Let me know and I will include it in an upcoming post.

Credits and References:
“Can’t sleep” by Jonas Lönborg. Used with permission.
“Sunrise over Nanaimo Harbour’ by Steve. Used with permission.
© Esther Hizsa, An Everyday Pilgrim, 2020.
Unauthorized use and/or duplication of this material without permission from Esther Hizsa is strictly prohibited. Excerpts and links may be used provided there is a link to the original content and credit is given as follows: © Esther Hizsa, An Everyday Pilgrim 2013-2020.  http://www.estherhizsa.com
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How the Light Gets In

On the afternoon before the opening weekend of Living from the Heart at Bethlehem Centre on Vancouver Island, I took a walk around Westwood Lake to allow my jostled soul to settle. That morning, I’d read the poem Vessel by Steve Garnaas Holmes. It invited me to be a vessel that opens to God’s light. I echoed that desire and sighed. Would I be settled and open enough to let light in?

I set an intention to notice whenever I was feeling anxious and to invite myself to relax and open to God.

Because of COVID, we had distanced fixed seating. So every time I sat down for our gatherings, I returned to the same two participants on either side of me. They were so lovely, I felt like I was coming home each time I sat between them.

Saturday evening before we began, I got chatting to the woman on my left. I was so relaxed that I forgot I was the one who was speaking first. As soon as I realized it was me that was on, I looked at my watch. We should have started five minutes ago! I got everyone’s attention and asked someone to relight the Christ candle and sound the singing bowl. After a moment of silence, I opened my binder and suddenly realized I had missed reviewing this section of notes when I went over the course content the day before. I stumbled through an explanation of assignments and then accidentally changed the order of what we were doing next, which affected my co-facilitators, Audrey and Brent.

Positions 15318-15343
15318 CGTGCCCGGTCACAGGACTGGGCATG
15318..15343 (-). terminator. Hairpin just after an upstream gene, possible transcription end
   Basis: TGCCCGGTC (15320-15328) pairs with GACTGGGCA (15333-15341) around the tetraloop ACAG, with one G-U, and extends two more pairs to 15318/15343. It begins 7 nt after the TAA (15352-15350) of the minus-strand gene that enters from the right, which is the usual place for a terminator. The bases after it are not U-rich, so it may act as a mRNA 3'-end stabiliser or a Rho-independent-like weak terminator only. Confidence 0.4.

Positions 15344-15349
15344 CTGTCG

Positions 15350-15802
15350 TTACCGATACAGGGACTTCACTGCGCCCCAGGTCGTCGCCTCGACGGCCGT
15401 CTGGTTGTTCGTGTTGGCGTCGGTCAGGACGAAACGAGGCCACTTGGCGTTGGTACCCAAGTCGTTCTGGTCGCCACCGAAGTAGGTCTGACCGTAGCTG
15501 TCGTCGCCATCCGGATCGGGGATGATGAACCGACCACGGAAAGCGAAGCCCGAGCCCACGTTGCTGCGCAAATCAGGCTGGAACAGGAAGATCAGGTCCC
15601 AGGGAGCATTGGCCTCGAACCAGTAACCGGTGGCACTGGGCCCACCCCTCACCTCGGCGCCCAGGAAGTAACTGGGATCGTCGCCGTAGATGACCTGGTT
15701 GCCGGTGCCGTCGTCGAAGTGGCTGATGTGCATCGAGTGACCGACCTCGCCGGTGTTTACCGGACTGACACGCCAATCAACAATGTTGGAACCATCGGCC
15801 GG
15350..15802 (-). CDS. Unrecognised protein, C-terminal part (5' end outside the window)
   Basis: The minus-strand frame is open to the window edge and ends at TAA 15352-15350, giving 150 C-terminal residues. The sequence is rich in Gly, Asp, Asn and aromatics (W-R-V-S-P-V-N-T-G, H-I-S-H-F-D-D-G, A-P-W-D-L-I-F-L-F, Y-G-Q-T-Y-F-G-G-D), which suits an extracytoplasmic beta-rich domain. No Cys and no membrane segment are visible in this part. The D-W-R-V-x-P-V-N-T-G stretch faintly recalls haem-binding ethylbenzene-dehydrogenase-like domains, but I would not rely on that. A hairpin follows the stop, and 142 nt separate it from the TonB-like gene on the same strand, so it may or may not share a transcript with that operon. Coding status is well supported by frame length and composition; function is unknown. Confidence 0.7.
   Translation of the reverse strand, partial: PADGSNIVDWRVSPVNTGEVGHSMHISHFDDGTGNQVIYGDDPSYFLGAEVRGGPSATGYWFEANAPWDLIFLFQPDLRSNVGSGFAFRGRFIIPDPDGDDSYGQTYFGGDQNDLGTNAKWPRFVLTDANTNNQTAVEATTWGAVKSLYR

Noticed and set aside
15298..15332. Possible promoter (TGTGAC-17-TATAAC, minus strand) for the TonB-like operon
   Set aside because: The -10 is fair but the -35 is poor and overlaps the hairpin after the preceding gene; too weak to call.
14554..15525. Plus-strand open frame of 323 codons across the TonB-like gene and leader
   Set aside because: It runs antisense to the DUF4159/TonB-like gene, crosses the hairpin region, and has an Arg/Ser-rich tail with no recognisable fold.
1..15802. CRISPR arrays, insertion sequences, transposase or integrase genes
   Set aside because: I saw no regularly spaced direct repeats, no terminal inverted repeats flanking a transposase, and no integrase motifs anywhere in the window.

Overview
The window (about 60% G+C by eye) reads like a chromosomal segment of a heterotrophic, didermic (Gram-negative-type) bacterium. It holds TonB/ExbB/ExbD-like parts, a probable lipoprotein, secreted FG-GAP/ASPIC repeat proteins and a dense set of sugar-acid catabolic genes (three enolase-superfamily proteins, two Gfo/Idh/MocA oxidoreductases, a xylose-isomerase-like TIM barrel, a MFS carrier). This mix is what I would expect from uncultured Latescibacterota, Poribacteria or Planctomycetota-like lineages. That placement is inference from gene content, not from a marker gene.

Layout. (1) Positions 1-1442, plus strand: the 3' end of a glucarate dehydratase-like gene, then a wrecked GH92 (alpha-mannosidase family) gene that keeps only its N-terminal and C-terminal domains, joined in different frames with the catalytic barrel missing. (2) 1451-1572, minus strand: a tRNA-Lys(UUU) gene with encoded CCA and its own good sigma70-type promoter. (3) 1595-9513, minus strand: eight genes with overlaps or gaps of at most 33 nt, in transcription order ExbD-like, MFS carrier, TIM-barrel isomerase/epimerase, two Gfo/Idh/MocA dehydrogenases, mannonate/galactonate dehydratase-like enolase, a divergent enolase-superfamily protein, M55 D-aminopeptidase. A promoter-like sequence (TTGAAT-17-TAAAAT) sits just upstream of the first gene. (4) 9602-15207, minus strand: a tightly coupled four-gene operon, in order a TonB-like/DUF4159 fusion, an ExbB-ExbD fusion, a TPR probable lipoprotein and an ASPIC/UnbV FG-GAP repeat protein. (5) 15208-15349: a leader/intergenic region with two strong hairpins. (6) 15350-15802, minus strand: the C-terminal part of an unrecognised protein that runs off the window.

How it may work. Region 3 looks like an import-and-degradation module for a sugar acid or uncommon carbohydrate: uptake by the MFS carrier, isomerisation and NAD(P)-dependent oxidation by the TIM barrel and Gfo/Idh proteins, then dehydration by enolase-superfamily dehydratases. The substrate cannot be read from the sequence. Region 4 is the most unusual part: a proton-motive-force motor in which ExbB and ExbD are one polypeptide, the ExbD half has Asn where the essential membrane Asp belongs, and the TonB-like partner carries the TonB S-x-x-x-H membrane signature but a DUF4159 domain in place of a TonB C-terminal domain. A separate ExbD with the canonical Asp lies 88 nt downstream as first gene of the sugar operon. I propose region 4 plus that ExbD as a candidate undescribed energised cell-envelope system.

At the close of the evening, I apologized to them for messing up. Audrey told me not to worry about it. Brent just smiled and said, “Oh, you wonderful human.”

The next day Audrey led us through a prayer of imagination. In it, I met Jesus who was so kind to me. When it came to the part of the story where Bartemeus followed Jesus, I looked up at Jesus. Life would be so much simpler if that’s all I had to do.

Jesus looked at me and smiled, “Just to let you know, I’m a wonderful human too. I don’t always know where I’m going, and I might make some mistakes along the way.”

But you are Jesus and Jesus was sinless, I thought. Then the penny dropped. Mistakes are not sins. Not doing things perfectly is a part of being human. It’s how we learn and grow. It’s how the light gets in.

Later that day we played Leonard Cohen’s Anthem. I heard Jesus again in Cohen’s gravelly voice, “Forget your perfect offering. There’s a crack in everything. That’s how the light gets in.”

Forget your perfect offering.
–Leonard Cohen

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Love Mischief for the World

On October 20, 2020, Archbishop Melissa Skelton came to St. Stephen the Martyr to dedicate our Pet Memorial Garden and our newly erected statue of St. Francis. In her homily, she talked about her own dog, Teddy. “At first I felt completely incompetent to care for him. But over time I learned more from Teddy about standing my ground than I had from any assertiveness training. I learned more from Teddy about curiosity than any class I had ever taken. I learned more from Teddy about constancy than I had learned from some of my relationships with human beings. And this is to say nothing about what I learned from Teddy about devotion, about physical closeness, about being alert to the natural world, about finding peace in the midst of anxiety, about joy, and about play. I learned a lot about play!” Then, during the reception, we were delighted to meet Teddy.

Anyone is welcomed to have their pet’s ashes interred in our memorial garden. Arrangements can be made by contacting info@ststephenburnaby.ca.

What love mischief are you and God doing for the world?
Let me know and I will include it in an upcoming post.

Credits and References:
Photo of Westwood Lake trail by Kevin Brown in alltrails.com.
Autumn sunrise through Bradford pears by Martin LaBar. Used with permission.
Photo of the dedication of St. Stephen’s Pet Memorial Garden by Elaine Renforth. Used with the permission of Elaine Renforth and Archbishop Melissa.
© Esther Hizsa, An Everyday Pilgrim, 2020.
Unauthorized use and/or duplication of this material without permission from Esther Hizsa is strictly prohibited. Excerpts and links may be used provided there is a link to the original content and credit is given as follows: © Esther Hizsa, An Everyday Pilgrim 2013-2020.  http://www.estherhizsa.com